How do you plan to spend your retirement?

"We're (Hook and her husband) hoping to do a lot of traveling. ... Hopefully we'll get there."

Judy Christensen

Judy Christensen retired this year after a career in the Ketchikan School District that spanned across 17 years at two schools.

Christiansen initially taught social studies and English at Revilla Junior Senior High School, and most recently, at Ketchikan High School. Christiansen also coached cheerleading at Kayhi.

What is your fondest memory of your career with the district?

"At Revilla, it was definitely my favorite part was one-on-one, and I did the yearbook, and that was really fun because I got to take pictures of all the students and kind of catch them being good and being their best. At the high school, I loved traveling with students when I was first there as a coach and then later as just a chaperone for various activities."

How do you plan to spend your retirement?

"Well, I am going to quilt and read and scrapbook and hike. ... And spend more time with my family that's farther away, and spend more time with friends. Family and friends."

Christiansen said that retirement will be hard because, "I guess if you love something you're not going to be ready to let it go."

Lane Johnson

After just over 17 years, Lane Johnson has retired from working as a counselor in the Ketchikan School District.

At the beginning of his career, Johnson taught fifth and sixth grade at Valley Park Elementary School. After a leave of absence, he returned to the district to fill the role of counselor at Tongass School of Arts and Sciences for the remainder of his career. He also taught health and physical education at TSAS.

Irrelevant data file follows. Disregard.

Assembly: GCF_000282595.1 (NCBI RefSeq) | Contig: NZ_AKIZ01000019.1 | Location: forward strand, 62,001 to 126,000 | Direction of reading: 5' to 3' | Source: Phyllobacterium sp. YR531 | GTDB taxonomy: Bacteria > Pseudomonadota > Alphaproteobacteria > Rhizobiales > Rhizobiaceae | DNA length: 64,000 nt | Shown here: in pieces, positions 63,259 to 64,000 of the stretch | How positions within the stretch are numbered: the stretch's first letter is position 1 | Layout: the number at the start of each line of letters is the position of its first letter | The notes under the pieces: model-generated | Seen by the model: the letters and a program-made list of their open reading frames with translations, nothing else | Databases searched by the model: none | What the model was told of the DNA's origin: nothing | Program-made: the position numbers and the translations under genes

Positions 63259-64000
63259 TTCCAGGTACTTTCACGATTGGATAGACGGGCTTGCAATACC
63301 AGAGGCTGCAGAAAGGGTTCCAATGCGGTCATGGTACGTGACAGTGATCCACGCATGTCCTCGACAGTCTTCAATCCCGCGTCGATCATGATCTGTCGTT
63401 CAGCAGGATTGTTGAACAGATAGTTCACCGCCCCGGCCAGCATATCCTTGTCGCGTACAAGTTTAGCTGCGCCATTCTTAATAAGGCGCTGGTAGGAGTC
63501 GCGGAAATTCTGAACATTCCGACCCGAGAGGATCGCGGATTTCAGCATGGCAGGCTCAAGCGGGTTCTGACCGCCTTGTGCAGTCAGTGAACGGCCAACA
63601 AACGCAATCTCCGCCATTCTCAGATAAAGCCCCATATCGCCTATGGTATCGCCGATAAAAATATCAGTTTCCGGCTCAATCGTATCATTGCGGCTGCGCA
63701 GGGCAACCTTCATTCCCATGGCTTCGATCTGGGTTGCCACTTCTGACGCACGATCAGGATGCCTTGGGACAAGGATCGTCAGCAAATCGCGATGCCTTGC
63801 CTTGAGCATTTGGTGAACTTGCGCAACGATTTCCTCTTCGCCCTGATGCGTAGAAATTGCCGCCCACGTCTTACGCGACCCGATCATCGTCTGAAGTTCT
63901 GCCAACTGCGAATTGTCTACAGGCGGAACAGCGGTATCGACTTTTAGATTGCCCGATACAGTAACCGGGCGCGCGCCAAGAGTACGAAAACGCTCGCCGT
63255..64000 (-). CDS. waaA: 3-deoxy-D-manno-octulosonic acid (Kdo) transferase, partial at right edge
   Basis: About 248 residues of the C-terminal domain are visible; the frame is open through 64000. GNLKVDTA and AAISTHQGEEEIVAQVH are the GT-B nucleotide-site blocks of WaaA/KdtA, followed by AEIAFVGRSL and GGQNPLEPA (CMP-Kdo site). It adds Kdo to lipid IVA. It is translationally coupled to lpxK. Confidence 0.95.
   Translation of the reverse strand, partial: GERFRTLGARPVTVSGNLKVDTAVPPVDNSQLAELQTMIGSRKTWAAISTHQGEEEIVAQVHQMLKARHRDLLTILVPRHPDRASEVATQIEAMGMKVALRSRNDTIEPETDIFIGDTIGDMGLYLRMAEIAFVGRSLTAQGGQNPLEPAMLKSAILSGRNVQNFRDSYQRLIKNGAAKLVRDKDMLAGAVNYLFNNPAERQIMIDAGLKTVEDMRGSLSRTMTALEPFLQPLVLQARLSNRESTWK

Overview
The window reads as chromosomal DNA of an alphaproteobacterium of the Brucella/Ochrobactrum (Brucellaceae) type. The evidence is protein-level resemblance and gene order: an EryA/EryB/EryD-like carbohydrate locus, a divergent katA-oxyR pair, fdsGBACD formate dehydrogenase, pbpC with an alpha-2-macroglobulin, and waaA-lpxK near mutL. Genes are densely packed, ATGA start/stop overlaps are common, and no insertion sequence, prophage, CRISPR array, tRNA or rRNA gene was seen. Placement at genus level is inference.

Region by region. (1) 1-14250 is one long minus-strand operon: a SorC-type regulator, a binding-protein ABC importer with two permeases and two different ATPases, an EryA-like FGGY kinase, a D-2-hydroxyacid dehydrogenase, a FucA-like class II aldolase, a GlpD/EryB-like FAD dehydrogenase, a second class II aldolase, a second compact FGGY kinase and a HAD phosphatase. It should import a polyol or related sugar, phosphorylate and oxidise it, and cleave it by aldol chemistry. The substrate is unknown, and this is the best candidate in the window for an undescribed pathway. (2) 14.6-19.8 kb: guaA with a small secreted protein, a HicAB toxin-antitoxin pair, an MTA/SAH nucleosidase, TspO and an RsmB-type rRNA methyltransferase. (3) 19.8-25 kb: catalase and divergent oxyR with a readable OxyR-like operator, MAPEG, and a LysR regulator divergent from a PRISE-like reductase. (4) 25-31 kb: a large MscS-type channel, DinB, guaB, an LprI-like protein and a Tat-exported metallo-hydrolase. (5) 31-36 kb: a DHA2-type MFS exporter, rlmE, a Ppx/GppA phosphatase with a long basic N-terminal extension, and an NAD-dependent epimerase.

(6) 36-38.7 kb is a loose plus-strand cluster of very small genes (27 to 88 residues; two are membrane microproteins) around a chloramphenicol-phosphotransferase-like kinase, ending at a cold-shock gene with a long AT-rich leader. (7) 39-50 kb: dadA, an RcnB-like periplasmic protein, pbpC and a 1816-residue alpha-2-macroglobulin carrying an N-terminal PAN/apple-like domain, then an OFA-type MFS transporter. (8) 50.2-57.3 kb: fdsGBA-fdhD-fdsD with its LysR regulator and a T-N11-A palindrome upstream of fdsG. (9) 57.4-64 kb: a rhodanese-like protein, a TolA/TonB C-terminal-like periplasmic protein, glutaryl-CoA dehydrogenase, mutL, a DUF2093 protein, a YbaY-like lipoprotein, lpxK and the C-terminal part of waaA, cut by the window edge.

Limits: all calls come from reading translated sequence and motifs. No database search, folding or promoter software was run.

What is your fondest memory of working with the Ketchikan School District?

"It's got to be the people. You get to work with kids and families. And then I'm so impressed with my co-workers, (a) very dedicated bunch of teacher and administrators who really want to help kids learn, but also care for them as people."

How will you spend your retirement?

"I don't know. ... Spend time with my grandkids and my wife, get out on my boat and travel."

James Connelly

James Connelly, whose career with the Ketchikan School District spanned 29 years, retired at the end of the 2019-20 school year.

Connelly taught fifth grade at Point Higgins Elementary School for 15 years before taking his most recent position as an English teacher at Revilla Junior Senior High School, a job he held for 14 years.

What is your fondest memory of working with the district?

"I believe just working with the students, you know, that's where the joy comes from. Designing classes, designing the interesting activities, I think that's really important, and just connecting with them. ... I think it's just being with the kids, and working with the kids and providing for the students."

Connelly added that he enjoyed being able to teach all subjects to his Pt. Higgins students, and also enjoyed the one-on-one experience that Revilla provided.

 What will you do in your retirement?

 "I have a nice home on the beach and I got an acre of land, and it just needs a lot of work and a lot of upkeep, and for the time being I'm going to just focus on being outside and working as much as possible. I row a lot in the summer with a rowboat, and I've also done a lot of writing in the past and that kind of got put on hold after I went to Revilla. ... I'd like to get back to doing that."

Gary Boatwright

After 22 years teaching math at schools throughout the Ketchikan School District, Gerald Boatwright retired at the close of the 2019-20 school year.

Boatwright taught at Ketchikan High School for nine years, at Schoenbar Middle School for five years and at Revilla Junior Senior High School for eight years. He also taught summer school for a decade.

What is your fondest memory of working in the Ketchikan School District?

"I think the breakfast program at Revilla. Every Friday several staff members and a few students would go in at 7 a.m. and cook up pancakes, waffles, French toast, breakfast burritos or some other hot breakfast for the entire school. It was served with juice, sausage or bacon on occasion, and other goodies. We would play old time rock and roll and visit with the students as they came through the serving line and ate. It was fun to cook for the students and staff."

What will you do in your retirement?

 "My wife Nancy (also a retired math teacher who taught at Revilla) and I plan on staying in Ketchikan."

Boatwright noted he had many young grandchildren, both in Ketchikan and other states, and looks forward to spending more time with them in his retirement.